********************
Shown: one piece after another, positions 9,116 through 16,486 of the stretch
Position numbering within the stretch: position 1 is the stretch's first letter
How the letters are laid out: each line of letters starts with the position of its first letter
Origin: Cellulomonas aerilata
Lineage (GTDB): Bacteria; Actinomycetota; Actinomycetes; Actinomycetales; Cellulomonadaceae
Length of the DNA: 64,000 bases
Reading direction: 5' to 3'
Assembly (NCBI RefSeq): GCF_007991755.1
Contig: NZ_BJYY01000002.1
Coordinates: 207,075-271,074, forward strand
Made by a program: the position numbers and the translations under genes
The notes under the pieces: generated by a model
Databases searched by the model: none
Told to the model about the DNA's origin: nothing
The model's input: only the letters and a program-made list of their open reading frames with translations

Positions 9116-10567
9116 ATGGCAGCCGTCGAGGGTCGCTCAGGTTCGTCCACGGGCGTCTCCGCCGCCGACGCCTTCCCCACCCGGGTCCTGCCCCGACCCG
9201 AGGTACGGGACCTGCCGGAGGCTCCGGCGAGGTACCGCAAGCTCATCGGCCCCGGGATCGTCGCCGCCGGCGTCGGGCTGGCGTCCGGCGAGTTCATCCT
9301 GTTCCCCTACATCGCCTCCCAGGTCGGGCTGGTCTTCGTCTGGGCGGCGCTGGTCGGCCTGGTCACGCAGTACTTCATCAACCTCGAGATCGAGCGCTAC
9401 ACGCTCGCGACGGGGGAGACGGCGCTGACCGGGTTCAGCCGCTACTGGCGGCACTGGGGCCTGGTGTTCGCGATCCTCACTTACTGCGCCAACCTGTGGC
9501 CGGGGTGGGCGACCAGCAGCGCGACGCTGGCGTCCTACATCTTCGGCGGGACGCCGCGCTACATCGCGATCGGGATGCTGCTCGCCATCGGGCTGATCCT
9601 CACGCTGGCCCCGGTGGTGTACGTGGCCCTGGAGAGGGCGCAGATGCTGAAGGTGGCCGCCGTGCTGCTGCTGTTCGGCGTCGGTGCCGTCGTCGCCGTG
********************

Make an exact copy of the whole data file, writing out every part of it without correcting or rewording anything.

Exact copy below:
Shown: one piece after another, positions 9,116 through 16,486 of the stretch
Position numbering within the stretch: position 1 is the stretch's first letter
How the letters are laid out: each line of letters starts with the position of its first letter
Origin: Cellulomonas aerilata
Lineage (GTDB): Bacteria; Actinomycetota; Actinomycetes; Actinomycetales; Cellulomonadaceae
Length of the DNA: 64,000 bases
Reading direction: 5' to 3'
Assembly (NCBI RefSeq): GCF_007991755.1
Contig: NZ_BJYY01000002.1
Coordinates: 207,075-271,074, forward strand
Made by a program: the position numbers and the translations under genes
The notes under the pieces: generated by a model
Databases searched by the model: none
Told to the model about the DNA's origin: nothing
The model's input: only the letters and a program-made list of their open reading frames with translations

Positions 9116-10567
9116 ATGGCAGCCGTCGAGGGTCGCTCAGGTTCGTCCACGGGCGTCTCCGCCGCCGACGCCTTCCCCACCCGGGTCCTGCCCCGACCCG
9201 AGGTACGGGACCTGCCGGAGGCTCCGGCGAGGTACCGCAAGCTCATCGGCCCCGGGATCGTCGCCGCCGGCGTCGGGCTGGCGTCCGGCGAGTTCATCCT
9301 GTTCCCCTACATCGCCTCCCAGGTCGGGCTGGTCTTCGTCTGGGCGGCGCTGGTCGGCCTGGTCACGCAGTACTTCATCAACCTCGAGATCGAGCGCTAC
9401 ACGCTCGCGACGGGGGAGACGGCGCTGACCGGGTTCAGCCGCTACTGGCGGCACTGGGGCCTGGTGTTCGCGATCCTCACTTACTGCGCCAACCTGTGGC
9501 CGGGGTGGGCGACCAGCAGCGCGACGCTGGCGTCCTACATCTTCGGCGGGACGCCGCGCTACATCGCGATCGGGATGCTGCTCGCCATCGGGCTGATCCT
9601 CACGCTGGCCCCGGTGGTGTACGTGGCCCTGGAGAGGGCGCAGATGCTGAAGGTGGCCGCCGTGCTGCTGCTGTTCGGCGTCGGTGCCGTCGTCGCCGTG